MikdillyMikdilly Member Posts: 309
One more from mspress book, chapter 7, page 7-6, tip box says 'When a dhcp server uses a given scope to assign addresses to clients..., dhcp server interface facing that segment must be assigned a static address within the same subnet range .'
Couple pages later on 7-9, another tip box says to make sure static ip address of dhcp server is 'either outside of, or excluded from, the range of the configured scope.'
Do they mean outside of, or excluded but within the same subnet range?


  • dynamikdynamik Banned Posts: 12,312 ■■■■■■■■■□
    Yes, the interface will need an IP on the same subnet, but you want it outside of the pool or excluded, so it does not assign the same IP to another machine.
  • skrpuneskrpune Member Posts: 1,409
    My understanding is that the static address needs to not be contained within the address scope range but does need to be within the same subnet range. You manually set the scope of addresses which are to be manually assigned, and if the static IP address you assigned to the DHCP server is within that scope, then you'll have addressing conflicts.

    So they're right to say that you need to select a static IP address that is outside the scope...BUT it needs to be on the same network segment/subnet range otherwise it won't be able to perform the job. For example if you have a DHCP server static address of, you need to set your scope to be 192.168.1.x-192.168.1.x, rather than 192.168.2.x, etc.

    EDIT: dang nabbit, I've been beat by dynamik again...I either have to learn to type faster or be more brief! :D
    Currently Studying For: Nothing (cert-wise, anyway)
    Next Up: Security+, 291?

    Enrolled in Masters program: CS 2011 expected completion
  • MikdillyMikdilly Member Posts: 309
    Thanks, seems like they could have been a little more clearer in the book, one page says to configure the address of the dhcp server within the range and then a page later they say to make sure the address is configured outside of the range.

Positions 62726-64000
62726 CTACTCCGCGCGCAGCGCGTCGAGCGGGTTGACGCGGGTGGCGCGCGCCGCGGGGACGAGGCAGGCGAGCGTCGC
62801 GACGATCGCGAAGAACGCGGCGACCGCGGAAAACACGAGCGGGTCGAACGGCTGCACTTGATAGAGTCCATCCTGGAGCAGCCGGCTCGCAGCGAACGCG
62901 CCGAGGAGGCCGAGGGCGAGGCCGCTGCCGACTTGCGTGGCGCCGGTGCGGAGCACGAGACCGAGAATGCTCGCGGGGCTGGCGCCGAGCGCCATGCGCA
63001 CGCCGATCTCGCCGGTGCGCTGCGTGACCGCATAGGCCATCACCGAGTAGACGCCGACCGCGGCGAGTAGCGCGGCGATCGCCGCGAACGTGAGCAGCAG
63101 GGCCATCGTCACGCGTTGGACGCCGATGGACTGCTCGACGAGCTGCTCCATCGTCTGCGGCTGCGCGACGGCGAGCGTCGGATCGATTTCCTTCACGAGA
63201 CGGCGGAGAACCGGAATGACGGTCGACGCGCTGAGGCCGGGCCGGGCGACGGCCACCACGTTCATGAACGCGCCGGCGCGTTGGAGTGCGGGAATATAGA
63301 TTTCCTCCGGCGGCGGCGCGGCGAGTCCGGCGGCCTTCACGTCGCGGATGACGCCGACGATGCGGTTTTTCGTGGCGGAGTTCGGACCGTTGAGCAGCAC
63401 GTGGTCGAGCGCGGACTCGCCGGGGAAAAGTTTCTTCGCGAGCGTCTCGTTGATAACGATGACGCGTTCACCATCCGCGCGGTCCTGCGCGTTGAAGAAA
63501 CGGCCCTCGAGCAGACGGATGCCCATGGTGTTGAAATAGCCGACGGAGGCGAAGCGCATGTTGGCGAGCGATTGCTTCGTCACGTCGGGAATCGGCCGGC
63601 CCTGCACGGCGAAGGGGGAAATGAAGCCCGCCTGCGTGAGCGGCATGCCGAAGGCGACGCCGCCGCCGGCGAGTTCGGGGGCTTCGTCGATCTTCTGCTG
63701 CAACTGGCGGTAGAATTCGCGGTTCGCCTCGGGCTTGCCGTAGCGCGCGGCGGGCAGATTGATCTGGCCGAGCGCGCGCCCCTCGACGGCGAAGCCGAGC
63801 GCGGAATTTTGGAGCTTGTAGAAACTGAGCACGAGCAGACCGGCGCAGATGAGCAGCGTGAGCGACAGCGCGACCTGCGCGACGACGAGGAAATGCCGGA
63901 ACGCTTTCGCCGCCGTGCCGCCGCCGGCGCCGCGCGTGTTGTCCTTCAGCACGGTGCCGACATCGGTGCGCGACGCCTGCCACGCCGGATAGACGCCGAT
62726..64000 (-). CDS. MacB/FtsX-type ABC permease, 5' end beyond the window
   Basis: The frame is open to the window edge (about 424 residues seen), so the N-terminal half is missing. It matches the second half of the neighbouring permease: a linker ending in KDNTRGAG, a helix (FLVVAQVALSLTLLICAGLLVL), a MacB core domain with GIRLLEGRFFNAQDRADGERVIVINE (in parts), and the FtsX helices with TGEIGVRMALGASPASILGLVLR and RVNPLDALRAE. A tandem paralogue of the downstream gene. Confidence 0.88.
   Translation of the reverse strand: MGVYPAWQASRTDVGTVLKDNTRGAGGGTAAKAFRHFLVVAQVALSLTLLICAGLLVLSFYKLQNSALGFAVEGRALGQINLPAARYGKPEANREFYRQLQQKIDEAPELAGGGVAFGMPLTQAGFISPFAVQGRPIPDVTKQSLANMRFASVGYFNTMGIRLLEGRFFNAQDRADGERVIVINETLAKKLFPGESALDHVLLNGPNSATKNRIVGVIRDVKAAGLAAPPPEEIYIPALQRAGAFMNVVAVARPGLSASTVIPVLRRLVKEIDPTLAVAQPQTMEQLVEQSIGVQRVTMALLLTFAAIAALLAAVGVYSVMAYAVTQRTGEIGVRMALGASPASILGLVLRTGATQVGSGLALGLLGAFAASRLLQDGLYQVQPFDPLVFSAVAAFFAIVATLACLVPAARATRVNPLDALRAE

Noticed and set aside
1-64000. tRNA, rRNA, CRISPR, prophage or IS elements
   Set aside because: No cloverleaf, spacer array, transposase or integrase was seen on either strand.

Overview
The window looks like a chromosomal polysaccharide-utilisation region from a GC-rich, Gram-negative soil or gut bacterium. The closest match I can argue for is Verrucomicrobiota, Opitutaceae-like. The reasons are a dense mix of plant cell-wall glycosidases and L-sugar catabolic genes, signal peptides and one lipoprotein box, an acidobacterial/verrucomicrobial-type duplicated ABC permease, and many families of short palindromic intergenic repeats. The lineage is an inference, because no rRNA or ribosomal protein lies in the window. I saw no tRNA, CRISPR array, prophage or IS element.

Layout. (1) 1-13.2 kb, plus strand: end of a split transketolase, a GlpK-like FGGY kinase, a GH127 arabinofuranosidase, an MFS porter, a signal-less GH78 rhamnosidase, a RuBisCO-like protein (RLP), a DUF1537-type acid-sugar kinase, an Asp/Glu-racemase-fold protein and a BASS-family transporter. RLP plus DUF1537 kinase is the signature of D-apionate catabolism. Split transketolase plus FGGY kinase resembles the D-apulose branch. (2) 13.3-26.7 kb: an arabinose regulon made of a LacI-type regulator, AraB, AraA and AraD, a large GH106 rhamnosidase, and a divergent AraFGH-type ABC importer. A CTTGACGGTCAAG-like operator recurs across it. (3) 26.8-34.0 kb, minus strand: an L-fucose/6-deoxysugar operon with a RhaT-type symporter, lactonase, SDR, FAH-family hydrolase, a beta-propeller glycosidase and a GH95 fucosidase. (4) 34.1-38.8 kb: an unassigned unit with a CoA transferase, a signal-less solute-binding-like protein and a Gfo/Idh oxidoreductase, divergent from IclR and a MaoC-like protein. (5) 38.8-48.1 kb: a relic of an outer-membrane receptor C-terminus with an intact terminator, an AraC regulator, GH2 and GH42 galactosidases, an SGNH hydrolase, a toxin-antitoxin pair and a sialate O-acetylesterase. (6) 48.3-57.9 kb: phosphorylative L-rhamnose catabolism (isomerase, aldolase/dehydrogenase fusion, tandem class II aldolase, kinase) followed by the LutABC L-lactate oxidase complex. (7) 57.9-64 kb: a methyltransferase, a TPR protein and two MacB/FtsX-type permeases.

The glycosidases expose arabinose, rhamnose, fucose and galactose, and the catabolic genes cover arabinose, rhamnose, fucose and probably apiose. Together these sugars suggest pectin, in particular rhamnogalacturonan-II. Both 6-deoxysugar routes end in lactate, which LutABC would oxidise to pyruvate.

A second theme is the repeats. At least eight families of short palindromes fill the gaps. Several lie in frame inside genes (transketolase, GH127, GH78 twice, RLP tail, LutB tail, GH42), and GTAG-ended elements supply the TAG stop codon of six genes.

• royalroyal Member Posts: 3,352 ■■■■□□□□□□
    Read my article here:
    Scope vs Superscope | Elan Shudnow's Blog

    I talk about exactly this and how to use a superscope to overcome it.
    “For success, attitude is equally as important as ability.” - Harry F. Banks
  • jbaellojbaello Member Posts: 1,191 ■■■□□□□□□□
    royal wrote: »
    Read my article here:
    Scope vs Superscope | Elan Shudnow's Blog

    I talk about exactly this and how to use a superscope to overcome it.

    Nice blog Royal, has anyone actually tried setting up additional virtual IP on one physical interface TCP/IP to accomodate multiple DHCP scope? there's more overhead to it than just setting up a superscope but just curious.

    I've seen an environment that uses superscope, hosts are able to get an IP address just fine the 1st time it gets plugged, but when a particular host moves to a different segment it keeps getting the original DHCP lease it has, as a result network connectivity is not working properly.
  • MikdillyMikdilly Member Posts: 309
    Another topic in dhcp is setting up User Classes, can't get a handle on binary string or ASCII, in another post they were descibed as:

    "The ASCII 'or' binary value must be filled for a class ID and must match the ASCII or binary string at the clients that must join that class."

    What would you use to lookup the ASCII or binary string on the client and wouldn't these 2 things be unique on every client?
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